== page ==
Signs From The South
7 de Março
“From where I sit here in Latin America, I think this continent is a harbinger of what’s to come in Africa and Asia. It has come out of an era of autocratic governance, is going through its third wave of democratic reform, and is completing its urban transition with a population that’s well over 75% metropolitan. But it still experiences acute forms of inequality and has some of the highest rates of violence on the planet — regionally it’s one of the most murderous parts of the world. It’s heterogenous and diverse, but one in three people dying in the world today comes from one of five countries — Brazil, Colombia, Mexico, Venezuela and Honduras — and most of that violence is taking place in the megacities.”
Robert Muggah claims to be optimistic about the future of megacities, but the more he talks the more he returns to themes of instability, inequality, violence and natural disaster. These subjects are his speciality; he’s spent the last two decades researching violence prevention in the global south, advising the most fragile cities in the world how to combat the causes of violent crime.
“I came to this issue of the city with a single question: how do certain cities in the global south literally keep the lights running? How do they manage basic infrastructure around mobility and traffic lights? How do they sustain various forms of water and hygiene, which are the bedrock of urban living? How do they enforce property rights and tenure claims? How does a city like Kinshasa in the Congo manage to service even a portion of its population?”
Understanding the machinations of existing megacities and learning from both their successes and shortcomings is, Muggah believes, the best way to ensure the stability of their future.
Over the next 30 years, the majority of population growth is predicted to occur in low income urban areas — slums, shanty towns and favelas.This is a fact that needs to be recognised, understood and prepared for. While there is great potential in that growth there are certain negative characteristics of many megacities, particularly those growing at speed, that may not facilitate this kind of empowerment.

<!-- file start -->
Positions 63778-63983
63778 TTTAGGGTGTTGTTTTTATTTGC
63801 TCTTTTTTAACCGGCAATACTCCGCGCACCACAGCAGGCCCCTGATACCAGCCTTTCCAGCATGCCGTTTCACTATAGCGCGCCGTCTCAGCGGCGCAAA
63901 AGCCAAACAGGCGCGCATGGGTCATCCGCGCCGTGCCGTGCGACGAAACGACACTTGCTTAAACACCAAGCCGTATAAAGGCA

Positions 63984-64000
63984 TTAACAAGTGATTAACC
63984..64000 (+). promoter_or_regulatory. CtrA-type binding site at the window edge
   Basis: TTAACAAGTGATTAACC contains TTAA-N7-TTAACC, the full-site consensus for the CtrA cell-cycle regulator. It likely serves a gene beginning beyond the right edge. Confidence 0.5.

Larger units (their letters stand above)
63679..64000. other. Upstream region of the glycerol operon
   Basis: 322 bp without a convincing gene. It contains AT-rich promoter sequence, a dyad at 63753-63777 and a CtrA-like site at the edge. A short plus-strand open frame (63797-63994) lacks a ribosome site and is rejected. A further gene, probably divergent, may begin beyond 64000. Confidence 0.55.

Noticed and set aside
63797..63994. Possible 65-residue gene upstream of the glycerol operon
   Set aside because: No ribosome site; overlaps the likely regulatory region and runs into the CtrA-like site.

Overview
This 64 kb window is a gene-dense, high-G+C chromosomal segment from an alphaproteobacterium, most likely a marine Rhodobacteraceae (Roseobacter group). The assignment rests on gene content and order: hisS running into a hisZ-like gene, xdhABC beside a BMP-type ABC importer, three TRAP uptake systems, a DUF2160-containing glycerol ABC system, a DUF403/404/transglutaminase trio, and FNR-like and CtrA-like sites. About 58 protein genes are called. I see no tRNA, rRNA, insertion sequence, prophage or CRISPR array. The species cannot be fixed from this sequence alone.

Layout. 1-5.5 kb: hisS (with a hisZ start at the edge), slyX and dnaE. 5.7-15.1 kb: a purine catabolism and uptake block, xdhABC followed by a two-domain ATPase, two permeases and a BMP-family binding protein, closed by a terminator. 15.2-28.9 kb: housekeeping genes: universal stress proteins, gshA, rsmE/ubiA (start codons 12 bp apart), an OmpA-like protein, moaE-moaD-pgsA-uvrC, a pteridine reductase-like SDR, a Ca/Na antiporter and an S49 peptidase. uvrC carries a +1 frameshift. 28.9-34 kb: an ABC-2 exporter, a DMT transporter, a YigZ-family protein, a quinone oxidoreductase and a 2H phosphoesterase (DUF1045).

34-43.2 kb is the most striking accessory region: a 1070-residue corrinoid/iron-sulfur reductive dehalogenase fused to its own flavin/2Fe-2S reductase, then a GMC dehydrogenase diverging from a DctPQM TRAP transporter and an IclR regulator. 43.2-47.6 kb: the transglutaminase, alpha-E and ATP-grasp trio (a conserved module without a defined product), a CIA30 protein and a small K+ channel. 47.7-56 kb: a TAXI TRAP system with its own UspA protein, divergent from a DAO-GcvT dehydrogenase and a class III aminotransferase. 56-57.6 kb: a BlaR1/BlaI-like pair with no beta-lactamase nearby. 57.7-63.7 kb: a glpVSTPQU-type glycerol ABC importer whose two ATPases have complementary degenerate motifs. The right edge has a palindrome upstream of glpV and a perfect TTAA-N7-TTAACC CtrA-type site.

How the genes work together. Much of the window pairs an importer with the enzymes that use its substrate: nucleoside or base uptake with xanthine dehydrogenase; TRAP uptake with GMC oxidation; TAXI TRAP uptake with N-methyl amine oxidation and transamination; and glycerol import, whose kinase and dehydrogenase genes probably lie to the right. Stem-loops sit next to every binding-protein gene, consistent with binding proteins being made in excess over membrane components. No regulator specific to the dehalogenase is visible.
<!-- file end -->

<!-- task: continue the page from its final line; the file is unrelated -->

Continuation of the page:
“I’m very concerned about the way some cities are falling rapidly behind,” says Muggah. “They’re unable to unlock their promise of global networks of nance, commodities and migration, and are in fact being contained or cordoned off. I fear that given the sheer dominance of the contribution of these cities and their populations, both locally and within their countries, if they stumble and fall they risk taking down the rest of the state and possibly other parts of the region with them.
“A place like Karachi that has grown by almost 80% in the past decade-and- a-half is an extraordinary example of just how quickly things can move, and the consequent levels of risk to security are huge. Karachi represents something like three-quarters of Pakistan’s GDP, which is deeply significant.”
Muggah’s second concern for the future of megacities is geographical. A large number are located in coastal regions, with two thirds of the world’s population living near an ocean coast or river bank. A large percentage of the urban poor are pushed off into these marginal areas, leaving them susceptible to a multitude of environmental factors. A city like Dhaka, surrounded by the Meghna and Buriganga rivers, is likely to lose about 17–20% of its land mass by 2050, which will result in tens of millions of people being rapidly displaced. Additional factors brought about by climate change make that threat more severe: megacities are especially vulnerable to drought, ood and extreme temperature changes, issues that will only be exacerbated as time progresses.